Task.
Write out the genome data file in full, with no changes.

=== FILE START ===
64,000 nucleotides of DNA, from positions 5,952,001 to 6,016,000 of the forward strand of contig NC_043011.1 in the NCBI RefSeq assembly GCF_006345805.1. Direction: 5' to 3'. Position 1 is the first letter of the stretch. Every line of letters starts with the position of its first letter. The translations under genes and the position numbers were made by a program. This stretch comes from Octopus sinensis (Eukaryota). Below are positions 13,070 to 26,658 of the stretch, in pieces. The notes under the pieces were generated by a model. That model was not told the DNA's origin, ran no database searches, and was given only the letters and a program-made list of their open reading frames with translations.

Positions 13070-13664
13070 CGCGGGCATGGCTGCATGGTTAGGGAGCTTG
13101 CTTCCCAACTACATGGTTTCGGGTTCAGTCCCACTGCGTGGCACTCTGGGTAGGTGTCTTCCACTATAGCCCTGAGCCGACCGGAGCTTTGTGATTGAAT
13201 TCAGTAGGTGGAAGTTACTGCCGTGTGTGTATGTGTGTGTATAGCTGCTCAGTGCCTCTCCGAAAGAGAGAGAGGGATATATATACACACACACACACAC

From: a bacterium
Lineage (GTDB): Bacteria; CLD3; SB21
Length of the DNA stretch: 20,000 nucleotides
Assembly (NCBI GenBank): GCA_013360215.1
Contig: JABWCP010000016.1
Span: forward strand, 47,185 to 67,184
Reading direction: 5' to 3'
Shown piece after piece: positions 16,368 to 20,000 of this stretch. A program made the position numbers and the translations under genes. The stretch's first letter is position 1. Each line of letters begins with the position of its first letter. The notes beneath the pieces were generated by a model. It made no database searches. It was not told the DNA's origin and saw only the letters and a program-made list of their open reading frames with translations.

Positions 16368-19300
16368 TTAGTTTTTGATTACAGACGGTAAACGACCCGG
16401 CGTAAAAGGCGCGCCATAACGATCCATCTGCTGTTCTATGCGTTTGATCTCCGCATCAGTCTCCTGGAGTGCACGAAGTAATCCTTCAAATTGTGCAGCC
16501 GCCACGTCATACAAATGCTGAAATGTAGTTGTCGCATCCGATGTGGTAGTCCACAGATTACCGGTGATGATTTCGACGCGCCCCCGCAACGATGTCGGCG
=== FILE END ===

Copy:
64,000 nucleotides of DNA, from positions 5,952,001 to 6,016,000 of the forward strand of contig NC_043011.1 in the NCBI RefSeq assembly GCF_006345805.1. Direction: 5' to 3'. Position 1 is the first letter of the stretch. Every line of letters starts with the position of its first letter. The translations under genes and the position numbers were made by a program. This stretch comes from Octopus sinensis (Eukaryota). Below are positions 13,070 to 26,658 of the stretch, in pieces. The notes under the pieces were generated by a model. That model was not told the DNA's origin, ran no database searches, and was given only the letters and a program-made list of their open reading frames with translations.

Positions 13070-13664
13070 CGCGGGCATGGCTGCATGGTTAGGGAGCTTG
13101 CTTCCCAACTACATGGTTTCGGGTTCAGTCCCACTGCGTGGCACTCTGGGTAGGTGTCTTCCACTATAGCCCTGAGCCGACCGGAGCTTTGTGATTGAAT
13201 TCAGTAGGTGGAAGTTACTGCCGTGTGTGTATGTGTGTGTATAGCTGCTCAGTGCCTCTCCGAAAGAGAGAGAGGGATATATATACACACACACACACAC

From: a bacterium
Lineage (GTDB): Bacteria; CLD3; SB21
Length of the DNA stretch: 20,000 nucleotides
Assembly (NCBI GenBank): GCA_013360215.1
Contig: JABWCP010000016.1
Span: forward strand, 47,185 to 67,184
Reading direction: 5' to 3'
Shown piece after piece: positions 16,368 to 20,000 of this stretch. A program made the position numbers and the translations under genes. The stretch's first letter is position 1. Each line of letters begins with the position of its first letter. The notes beneath the pieces were generated by a model. It made no database searches. It was not told the DNA's origin and saw only the letters and a program-made list of their open reading frames with translations.

Positions 16368-19300
16368 TTAGTTTTTGATTACAGACGGTAAACGACCCGG
16401 CGTAAAAGGCGCGCCATAACGATCCATCTGCTGTTCTATGCGTTTGATCTCCGCATCAGTCTCCTGGAGTGCACGAAGTAATCCTTCAAATTGTGCAGCC
16501 GCCACGTCATACAAATGCTGAAATGTAGTTGTCGCATCCGATGTGGTAGTCCACAGATTACCGGTGATGATTTCGACGCGCCCCCGCAACGATGTCGGCG